Life is quite chaotic for me at the moment: working freelance as many hours as I can, looking after three children, being an arty student, with no time to sit still. Yesterday I joined a college trip to the Walker Gallery in Liverpool and after a fretful four-hour journey (one that usually takes under two hours) partly spent catching up on work I was feeling quite fraught. Part of me was resenting my decision to take a day out of my regular working life to have a ‘jolly’ to Liverpool. I kept thinking about all the work I could have been doing and the fact I should have been at home with my children. And matters were made worse by the stress of enduring a terrible journey. But the moment I entered the gallery, all those thoughts and feelings dissipated completely and for the next two hours I became absorbed in the art and creativity around me. I was mesmerized by all that I saw. Each time I looked at a painting and felt a reaction I didn’t think it could be topped, yet it was, again and again. I didn’t think about anything else except the art, the meanings, the motivations, the effects on me and the calm I felt. What is it about galleries that bring about such a sense of peace and stability? I’m not an easily calmed person.
Perhaps it is because so much of art throughout history has been inspired by the religious experience? I don’t think it is that as I got the same reaction from modern art as I did from the Renaissance art (the latter more likely to depict images from religion and be inspired by religion).
Perhaps is it simply the fact that churches are places of amazing architecture, art, and beauty and that galleries are also places of amazing architecture, art and beauty. In that it is the ‘beautiful’ in art that evokes a spiritual experience just as the ‘beautiful’ in a church does. We are attracted by beauty but repelled by ugliness. Heaven and God is beauty and hell is ugly. I’m not sure it is simply that either.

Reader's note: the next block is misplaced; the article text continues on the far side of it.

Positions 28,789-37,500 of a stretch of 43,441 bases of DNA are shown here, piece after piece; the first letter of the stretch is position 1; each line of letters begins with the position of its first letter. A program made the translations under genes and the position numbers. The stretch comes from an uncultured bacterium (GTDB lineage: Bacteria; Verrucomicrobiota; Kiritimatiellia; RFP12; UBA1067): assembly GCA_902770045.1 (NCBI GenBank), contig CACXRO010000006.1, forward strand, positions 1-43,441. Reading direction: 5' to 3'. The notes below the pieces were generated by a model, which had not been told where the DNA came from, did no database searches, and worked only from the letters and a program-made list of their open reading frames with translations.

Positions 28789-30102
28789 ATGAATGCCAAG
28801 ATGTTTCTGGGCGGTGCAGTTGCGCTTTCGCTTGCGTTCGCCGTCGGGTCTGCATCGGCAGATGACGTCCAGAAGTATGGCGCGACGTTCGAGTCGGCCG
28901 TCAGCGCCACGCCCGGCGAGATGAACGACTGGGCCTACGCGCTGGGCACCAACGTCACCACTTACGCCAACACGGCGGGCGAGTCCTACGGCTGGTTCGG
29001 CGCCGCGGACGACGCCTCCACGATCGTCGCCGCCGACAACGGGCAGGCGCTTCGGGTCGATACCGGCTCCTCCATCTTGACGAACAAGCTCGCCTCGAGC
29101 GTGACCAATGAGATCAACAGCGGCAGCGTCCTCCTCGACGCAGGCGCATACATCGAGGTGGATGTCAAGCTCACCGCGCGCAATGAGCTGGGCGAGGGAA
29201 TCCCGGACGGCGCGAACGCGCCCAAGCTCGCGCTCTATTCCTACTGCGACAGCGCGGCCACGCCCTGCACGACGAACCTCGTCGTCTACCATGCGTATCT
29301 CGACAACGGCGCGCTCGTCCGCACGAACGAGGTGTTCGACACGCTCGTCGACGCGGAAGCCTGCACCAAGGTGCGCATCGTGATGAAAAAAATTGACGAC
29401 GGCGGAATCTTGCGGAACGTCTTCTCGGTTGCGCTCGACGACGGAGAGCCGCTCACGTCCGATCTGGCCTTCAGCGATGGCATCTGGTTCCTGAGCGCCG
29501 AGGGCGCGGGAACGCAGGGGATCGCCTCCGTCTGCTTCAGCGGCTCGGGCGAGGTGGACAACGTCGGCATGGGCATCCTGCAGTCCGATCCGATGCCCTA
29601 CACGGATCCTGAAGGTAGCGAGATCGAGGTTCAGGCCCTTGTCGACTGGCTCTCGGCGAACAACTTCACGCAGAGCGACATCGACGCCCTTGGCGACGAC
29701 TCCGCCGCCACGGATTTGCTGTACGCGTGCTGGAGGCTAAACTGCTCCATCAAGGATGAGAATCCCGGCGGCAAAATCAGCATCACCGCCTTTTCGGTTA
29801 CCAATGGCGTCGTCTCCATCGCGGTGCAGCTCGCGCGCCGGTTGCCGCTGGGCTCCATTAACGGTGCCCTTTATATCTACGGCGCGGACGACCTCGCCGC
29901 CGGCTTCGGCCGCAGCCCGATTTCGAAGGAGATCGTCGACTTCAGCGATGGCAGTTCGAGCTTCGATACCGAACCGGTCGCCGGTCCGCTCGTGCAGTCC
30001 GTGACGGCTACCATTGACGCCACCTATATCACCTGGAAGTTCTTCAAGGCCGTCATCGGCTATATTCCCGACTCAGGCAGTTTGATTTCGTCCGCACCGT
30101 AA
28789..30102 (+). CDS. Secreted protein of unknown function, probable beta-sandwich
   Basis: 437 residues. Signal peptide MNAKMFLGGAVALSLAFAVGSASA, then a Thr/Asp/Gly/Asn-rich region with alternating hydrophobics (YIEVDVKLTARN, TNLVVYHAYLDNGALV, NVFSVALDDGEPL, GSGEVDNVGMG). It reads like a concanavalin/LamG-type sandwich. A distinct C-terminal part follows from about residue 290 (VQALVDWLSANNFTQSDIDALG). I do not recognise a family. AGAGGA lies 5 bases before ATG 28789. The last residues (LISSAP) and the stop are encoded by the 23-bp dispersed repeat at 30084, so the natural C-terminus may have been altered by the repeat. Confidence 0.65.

Through the centuries, art has frequently been said to express the deep inner feelings, the desires of soul, that are central to a spiritual life. Is there such a thing as ‘spirituality of art’? In other words, the ways in which our aesthetic creations represent or symbolize the nature of our spiritual yearnings.
This made me wonder if perhaps it is to do with the artist’s motivation to create art. I think that the majority of art (and for that matter science) comes from some natural quest for an ultimate knowledge of reality. We all want to find an ultimate meaning of life, or any meaning in life, so can we conclude that a preoccupation of the artist (and the scientist) with this quest is firmly a spiritual quest, even if they don’t openly acknowledge such a quest? So this spiritual quest manifests itself in the end result on the canvas, and I pick up on that sense of spirituality by looking at the canvas. The end result: I felt calm and relaxed and fell asleep on the way home.